Slow Catastrophes, Uncertain Revivals

The stories were created by students in “Slow Catastrophes, Speculative Futures, Science & Imagination: Rewriting and Rethinking Sustainability,” a course designed and taught by Dr. Michele Speitz at Furman University in South Carolina. The course and the stories were inspired by Project Hieroglyph, and particularly by our first anthology, Hieroglyph: Stories and Visions for a Better Future (HarperCollins, 2014), which the students read and discussed throughout the course.

Cover of Science and science fiction. An interview with Paul Davies. Statement reads Ed Finn sat down to discuss project Hieroglyph with physicist and cosmologist Paul Davies, director of the Beyond Center for Fundamental Concepts in Science at Arizona State University.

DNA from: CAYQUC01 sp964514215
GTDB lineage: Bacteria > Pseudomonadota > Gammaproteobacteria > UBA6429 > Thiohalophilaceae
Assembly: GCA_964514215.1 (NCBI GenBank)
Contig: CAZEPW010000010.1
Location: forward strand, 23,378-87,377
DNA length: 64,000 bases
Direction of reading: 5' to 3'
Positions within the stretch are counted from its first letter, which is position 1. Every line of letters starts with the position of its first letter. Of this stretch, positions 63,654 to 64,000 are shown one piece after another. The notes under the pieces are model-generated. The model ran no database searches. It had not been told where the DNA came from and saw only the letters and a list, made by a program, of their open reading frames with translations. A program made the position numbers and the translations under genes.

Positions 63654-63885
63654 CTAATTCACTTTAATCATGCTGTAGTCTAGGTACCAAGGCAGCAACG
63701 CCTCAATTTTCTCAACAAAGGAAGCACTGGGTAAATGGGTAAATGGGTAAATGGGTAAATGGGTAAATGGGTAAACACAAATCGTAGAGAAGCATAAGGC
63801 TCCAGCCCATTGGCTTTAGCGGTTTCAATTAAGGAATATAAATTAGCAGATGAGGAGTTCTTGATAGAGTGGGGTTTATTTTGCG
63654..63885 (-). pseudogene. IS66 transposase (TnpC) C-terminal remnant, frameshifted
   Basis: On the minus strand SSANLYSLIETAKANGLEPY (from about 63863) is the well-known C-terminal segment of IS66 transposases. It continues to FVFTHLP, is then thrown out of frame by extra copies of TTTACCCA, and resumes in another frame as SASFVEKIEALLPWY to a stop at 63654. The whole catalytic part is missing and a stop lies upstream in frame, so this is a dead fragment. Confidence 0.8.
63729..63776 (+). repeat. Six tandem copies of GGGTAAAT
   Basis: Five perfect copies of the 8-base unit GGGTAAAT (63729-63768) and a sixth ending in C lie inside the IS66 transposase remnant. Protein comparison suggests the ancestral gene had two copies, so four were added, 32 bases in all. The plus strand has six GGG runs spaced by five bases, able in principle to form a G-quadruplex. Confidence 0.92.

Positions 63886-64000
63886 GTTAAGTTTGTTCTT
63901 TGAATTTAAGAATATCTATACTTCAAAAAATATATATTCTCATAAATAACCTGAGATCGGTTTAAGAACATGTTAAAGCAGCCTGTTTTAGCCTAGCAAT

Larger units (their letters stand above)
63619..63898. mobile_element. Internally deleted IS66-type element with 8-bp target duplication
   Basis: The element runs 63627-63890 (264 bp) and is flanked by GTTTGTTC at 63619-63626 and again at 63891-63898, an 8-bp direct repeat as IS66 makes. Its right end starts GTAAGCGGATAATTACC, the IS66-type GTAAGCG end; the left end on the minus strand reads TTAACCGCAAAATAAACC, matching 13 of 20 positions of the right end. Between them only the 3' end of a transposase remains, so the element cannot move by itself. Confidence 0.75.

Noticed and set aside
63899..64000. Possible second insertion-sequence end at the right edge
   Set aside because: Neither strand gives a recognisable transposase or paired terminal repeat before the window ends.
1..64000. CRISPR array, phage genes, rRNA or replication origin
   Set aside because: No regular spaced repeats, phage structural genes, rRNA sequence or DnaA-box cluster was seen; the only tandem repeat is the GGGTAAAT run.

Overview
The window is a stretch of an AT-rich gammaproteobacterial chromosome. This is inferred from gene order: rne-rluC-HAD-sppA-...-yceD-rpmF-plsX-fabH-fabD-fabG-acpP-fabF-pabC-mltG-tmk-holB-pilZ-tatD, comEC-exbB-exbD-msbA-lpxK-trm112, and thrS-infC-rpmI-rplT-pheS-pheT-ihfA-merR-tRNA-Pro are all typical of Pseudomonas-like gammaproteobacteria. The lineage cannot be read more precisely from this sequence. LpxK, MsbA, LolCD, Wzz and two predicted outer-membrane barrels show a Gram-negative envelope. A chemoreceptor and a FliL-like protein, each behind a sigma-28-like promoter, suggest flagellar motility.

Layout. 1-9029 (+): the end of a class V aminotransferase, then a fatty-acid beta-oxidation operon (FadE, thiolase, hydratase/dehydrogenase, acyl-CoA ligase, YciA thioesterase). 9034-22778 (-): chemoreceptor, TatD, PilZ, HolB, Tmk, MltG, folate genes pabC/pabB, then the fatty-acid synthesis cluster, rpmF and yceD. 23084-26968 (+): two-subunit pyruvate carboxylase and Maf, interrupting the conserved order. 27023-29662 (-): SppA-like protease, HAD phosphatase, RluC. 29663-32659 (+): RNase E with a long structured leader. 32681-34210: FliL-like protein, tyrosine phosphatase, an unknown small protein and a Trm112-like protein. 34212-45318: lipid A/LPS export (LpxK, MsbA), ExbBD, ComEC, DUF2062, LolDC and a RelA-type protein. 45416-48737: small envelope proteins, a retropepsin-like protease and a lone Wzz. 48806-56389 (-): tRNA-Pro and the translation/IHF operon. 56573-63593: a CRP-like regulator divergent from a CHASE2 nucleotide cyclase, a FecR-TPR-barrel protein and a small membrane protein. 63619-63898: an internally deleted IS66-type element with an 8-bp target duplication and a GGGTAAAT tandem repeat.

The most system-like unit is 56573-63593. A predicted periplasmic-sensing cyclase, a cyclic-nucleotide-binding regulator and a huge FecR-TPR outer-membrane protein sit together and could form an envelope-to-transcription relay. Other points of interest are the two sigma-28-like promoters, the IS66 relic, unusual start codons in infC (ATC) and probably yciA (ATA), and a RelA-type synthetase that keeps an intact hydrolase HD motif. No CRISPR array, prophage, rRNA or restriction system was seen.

An Illuminated Manuscript About Space Exploration, Science Fiction, and Physics

You just don’t see many illuminated manuscripts these days. There’s a good reason why: They take a long time to make.

I learned this recently when I set out to commission a thoroughly modern illuminated manuscript: not a religious text, but an interview with theoretical physicist and cosmologist Paul Davies, a professor at Arizona State University and the author of books like How to Build a Time Machine.

Project Hieroglyph Book Launch: Phoenix, AZ

Launch event for Project Hieroglyph’s first anthology, Hieroglyph: Stories and Visions for a Better Future (HarperCollins, 2014) at the Crescent Ballroom in Phoenix, AZ on October 22, 2014.